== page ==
Don't pay off mortgage by cutting into savings Tax deductibility of the interest is a major reason


November 10, 1996|By Michael Gisriel

Dear Mr. Gisriel:

I have a large principal balance due and a substantial number of years left on the mortgage on my house. Do you recommend increasing my savings for retirement or paying off the mortgage sooner?

Joan Ball


Dear Ms. Ball:

The ideal solution would be to increase your retirement fund and try to pay off your mortgage early. But if I had to choose, I would recommend that you continue to build your savings or invest a portion of your savings in an IRA, which is tax-deferred, or in stock mutual funds, which have some risk but which might yield more than the interest from a typical savings account.

The appreciation of your house is also tax-deferred. And, if you are 55 years old or older when you sell your house, you would qualify for a one-time $125,000 capital gains exclusion from tax.

Because of the tax deductions you can take for paying interest on a mortgage, I would recommend that you keep the mortgage and make the regular monthly payments rather than either short-change or take money out of savings and pay off the mortgage.

The interest payments that make up most of the monthly mortgage payments are tax-deductible, as are the real estate taxes and all points paid to your lender at closing.

Dear Mr. Gisriel:

How can I find a lender to refinance an investment property or a rental property that is in a good neighborhood? I'm having trouble finding a lender to refinance investment property.

Jeanette Jenkins


Dear Ms. Jenkins:

Unfortunately, there is no easy answer on where to go for a rental or commercial refinance in today's mortgage market.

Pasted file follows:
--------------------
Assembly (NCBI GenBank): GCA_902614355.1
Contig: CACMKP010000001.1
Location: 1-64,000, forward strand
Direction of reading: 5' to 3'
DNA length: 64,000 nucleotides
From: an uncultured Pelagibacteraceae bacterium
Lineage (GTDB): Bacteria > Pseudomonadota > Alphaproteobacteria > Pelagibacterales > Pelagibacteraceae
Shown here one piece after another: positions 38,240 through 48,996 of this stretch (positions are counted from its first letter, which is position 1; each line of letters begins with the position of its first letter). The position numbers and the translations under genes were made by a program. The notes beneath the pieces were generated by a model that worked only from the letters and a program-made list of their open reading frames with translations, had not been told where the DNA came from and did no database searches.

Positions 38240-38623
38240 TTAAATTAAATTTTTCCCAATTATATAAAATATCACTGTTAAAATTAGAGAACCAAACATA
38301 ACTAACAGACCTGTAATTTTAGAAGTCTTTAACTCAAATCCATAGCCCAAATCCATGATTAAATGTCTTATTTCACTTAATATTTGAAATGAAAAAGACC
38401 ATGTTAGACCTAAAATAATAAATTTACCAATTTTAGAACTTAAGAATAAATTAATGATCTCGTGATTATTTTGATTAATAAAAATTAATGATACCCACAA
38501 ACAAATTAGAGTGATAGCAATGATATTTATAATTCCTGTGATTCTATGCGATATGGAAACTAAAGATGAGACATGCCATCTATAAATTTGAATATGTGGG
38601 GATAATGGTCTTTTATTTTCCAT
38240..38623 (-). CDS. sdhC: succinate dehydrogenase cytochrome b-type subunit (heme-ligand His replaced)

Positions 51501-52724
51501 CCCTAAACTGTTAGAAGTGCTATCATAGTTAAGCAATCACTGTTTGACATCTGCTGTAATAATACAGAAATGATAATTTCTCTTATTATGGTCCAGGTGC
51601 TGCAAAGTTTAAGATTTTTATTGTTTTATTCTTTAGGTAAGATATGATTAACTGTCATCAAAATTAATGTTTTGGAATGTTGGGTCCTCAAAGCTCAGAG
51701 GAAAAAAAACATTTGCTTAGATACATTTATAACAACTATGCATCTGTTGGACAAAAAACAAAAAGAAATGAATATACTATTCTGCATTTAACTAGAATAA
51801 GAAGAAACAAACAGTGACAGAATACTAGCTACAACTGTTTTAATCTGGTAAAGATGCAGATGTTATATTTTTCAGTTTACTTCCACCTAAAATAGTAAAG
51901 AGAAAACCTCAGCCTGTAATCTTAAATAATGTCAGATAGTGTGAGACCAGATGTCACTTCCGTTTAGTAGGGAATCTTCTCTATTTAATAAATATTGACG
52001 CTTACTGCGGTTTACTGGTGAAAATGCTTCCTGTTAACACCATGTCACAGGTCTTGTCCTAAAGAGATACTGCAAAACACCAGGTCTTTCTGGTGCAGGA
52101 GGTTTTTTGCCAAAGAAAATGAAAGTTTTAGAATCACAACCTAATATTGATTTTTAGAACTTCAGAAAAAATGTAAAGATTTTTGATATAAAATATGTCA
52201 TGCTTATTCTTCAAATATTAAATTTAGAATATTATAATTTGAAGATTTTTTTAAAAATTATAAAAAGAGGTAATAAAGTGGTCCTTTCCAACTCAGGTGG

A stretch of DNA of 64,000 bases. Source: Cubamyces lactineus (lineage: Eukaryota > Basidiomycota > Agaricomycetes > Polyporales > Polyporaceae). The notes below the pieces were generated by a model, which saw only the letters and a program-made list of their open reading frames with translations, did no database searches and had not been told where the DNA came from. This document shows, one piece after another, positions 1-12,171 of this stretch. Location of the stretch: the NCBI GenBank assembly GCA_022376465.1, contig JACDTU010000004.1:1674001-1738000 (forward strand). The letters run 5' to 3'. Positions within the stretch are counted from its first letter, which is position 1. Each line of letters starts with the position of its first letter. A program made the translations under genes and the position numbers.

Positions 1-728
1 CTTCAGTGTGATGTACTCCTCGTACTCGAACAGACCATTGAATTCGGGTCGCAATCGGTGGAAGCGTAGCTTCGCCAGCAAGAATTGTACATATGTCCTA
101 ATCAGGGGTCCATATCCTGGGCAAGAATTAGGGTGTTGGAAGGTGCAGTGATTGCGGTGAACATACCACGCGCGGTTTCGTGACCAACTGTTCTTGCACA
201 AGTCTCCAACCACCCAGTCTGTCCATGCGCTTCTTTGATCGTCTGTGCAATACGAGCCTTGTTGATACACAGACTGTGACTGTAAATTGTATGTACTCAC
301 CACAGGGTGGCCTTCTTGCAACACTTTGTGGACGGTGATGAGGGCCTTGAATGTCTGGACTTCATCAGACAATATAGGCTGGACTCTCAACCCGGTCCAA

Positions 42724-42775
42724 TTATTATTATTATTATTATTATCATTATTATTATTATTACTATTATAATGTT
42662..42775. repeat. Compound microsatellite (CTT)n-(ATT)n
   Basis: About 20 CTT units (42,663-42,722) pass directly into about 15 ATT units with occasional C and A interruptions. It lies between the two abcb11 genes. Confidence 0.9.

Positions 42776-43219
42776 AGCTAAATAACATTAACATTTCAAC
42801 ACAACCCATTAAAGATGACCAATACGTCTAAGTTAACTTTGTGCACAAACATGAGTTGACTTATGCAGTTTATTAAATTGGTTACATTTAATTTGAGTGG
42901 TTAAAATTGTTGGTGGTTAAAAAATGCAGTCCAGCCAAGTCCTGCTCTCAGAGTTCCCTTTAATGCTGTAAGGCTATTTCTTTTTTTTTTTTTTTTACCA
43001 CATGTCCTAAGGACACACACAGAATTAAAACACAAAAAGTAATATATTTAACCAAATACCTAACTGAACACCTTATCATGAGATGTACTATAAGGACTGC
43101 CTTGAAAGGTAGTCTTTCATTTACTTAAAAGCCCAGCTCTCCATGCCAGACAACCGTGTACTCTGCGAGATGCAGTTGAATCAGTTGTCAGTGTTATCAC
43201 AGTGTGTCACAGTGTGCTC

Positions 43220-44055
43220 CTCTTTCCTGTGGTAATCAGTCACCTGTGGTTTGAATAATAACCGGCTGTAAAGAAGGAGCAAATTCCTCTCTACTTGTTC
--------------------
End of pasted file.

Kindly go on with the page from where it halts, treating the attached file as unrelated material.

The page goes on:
There is a national secondary market for mortgages tied to residential owner-occupied homes: Fannie Mae, Freddie Mac and others buy mortgages in blocks from lenders who take the money from selling these loans and then make new loans. But there is no corresponding secondary mortgage market for commercial loans or nonowner-occupied real estate loans. Thus, mortgage loans for properties such as yours are often hard to find.

Contact the bank with which you already have a relationship or a neighborhood savings and loan, or a local bank that keeps its mortgages and does not sell them. This is known as a "portfolio" bank.

Another option might be to refinance or obtain a home equity loan on your personal residence and then use the money to pay off the existing mortgage on your rental property.

This strategy would result in a lower interest rate and the mortgage payments would also be tax-deductible.


Michael Gisriel is senior vice president of Fountainhead Title Group of Columbia and host of the weekly radio show "All About Real Estate" on WCBM from noon to 1 p.m. on Sundays.

Send real estate questions to Michael Gisriel, c/o Mailbag, Real Estate Section, 501 N. Calvert St., Baltimore 21278.

You can also leave questions on Sundial, The Baltimore Sun's telephone information service, by calling (410) 783-1800 and entering the code 6170 after you hear the greeting. For more local Sundial numbers, see the notice on Page 2A.

Pub Date: 11/10/96

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